KEY WEST, Fla. — Ernest Hemingway’s Key West home, where the American author lived in the 1930s, has been designated a literary landmark.

Hemingway, who lived in the Spanish-colonial home with his second wife, Pauline, and two sons, owned the property until his death in 1961. It became a museum in 1964.

He worked on many of his best-known manuscripts in the Key West property’s second-story writing studio.

“He lived here only nine years, but wrote 70 percent of his lifetime works in that nine-year period,” said Dave Gonzales of the Ernest Hemingway Home & Museum. Among them were “For Whom the Bell Tolls,” “The Snows of Kilimanjaro” and the Key West-based “To Have and Have Not,” Hemingway’s only novel set in the United States.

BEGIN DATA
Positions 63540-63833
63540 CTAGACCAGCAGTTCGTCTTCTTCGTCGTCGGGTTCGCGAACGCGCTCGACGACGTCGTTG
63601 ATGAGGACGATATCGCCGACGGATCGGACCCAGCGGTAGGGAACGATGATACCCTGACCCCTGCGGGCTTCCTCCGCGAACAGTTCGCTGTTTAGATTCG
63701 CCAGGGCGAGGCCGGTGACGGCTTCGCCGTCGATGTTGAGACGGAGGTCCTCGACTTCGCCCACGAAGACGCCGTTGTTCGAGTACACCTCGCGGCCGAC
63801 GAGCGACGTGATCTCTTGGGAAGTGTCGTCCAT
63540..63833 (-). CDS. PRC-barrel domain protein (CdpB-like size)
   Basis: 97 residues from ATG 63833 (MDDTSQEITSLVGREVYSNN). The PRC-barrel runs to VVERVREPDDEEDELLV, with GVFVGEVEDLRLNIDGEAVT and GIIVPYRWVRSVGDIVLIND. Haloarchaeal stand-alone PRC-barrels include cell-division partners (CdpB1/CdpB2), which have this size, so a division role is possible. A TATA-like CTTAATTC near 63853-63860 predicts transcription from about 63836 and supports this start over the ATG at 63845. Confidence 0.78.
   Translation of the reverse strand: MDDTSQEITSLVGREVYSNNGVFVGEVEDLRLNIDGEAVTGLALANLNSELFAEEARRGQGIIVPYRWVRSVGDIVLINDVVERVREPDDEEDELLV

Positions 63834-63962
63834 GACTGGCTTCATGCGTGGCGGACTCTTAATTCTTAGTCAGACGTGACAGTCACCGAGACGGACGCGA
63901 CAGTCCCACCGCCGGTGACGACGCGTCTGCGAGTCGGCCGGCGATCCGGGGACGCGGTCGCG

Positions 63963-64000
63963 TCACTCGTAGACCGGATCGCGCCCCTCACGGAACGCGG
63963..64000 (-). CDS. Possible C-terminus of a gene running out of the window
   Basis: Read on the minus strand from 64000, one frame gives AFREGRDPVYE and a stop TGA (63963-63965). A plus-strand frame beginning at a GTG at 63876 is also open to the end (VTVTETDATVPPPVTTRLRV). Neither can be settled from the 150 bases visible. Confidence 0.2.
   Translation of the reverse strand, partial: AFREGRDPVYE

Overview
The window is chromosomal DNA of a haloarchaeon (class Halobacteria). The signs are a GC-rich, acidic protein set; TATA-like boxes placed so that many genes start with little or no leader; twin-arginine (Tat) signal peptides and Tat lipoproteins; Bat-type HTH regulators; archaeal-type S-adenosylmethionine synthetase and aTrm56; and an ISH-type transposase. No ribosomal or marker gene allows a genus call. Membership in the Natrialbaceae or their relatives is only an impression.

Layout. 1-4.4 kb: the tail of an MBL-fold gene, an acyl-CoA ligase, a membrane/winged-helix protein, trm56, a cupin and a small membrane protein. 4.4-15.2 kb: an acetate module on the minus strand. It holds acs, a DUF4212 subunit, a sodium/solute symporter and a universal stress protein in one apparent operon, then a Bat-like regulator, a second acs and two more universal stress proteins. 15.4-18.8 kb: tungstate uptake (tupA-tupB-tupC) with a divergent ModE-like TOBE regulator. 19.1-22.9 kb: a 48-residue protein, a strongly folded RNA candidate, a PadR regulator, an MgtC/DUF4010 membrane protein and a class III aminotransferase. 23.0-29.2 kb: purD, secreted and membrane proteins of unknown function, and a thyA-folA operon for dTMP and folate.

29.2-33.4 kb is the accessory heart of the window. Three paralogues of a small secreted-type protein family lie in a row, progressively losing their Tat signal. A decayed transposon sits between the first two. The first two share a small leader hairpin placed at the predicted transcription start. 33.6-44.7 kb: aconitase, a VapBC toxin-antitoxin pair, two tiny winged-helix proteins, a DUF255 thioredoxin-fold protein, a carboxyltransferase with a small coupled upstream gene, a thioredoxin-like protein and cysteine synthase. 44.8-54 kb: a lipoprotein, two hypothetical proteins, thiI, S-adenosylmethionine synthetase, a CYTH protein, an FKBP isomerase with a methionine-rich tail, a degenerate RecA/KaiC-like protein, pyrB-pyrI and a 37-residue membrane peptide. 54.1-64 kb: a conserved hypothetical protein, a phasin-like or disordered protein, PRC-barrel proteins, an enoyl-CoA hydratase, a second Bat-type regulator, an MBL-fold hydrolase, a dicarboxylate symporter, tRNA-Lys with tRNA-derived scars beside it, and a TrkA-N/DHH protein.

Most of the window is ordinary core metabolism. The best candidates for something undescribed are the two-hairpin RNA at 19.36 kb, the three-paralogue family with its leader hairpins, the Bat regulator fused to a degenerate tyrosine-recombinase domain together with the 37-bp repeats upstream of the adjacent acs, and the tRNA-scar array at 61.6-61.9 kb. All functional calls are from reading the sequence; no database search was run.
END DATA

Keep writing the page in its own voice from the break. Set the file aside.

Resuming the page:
“This is a recognition long overdue,” said author Les Standiford, who presented the designation.

The designation is conferred by a division of the American Library Association. The Hemingway home is Key West’s eighth literary landmark. Others include homes of Tennessee Williams and Elizabeth Bishop.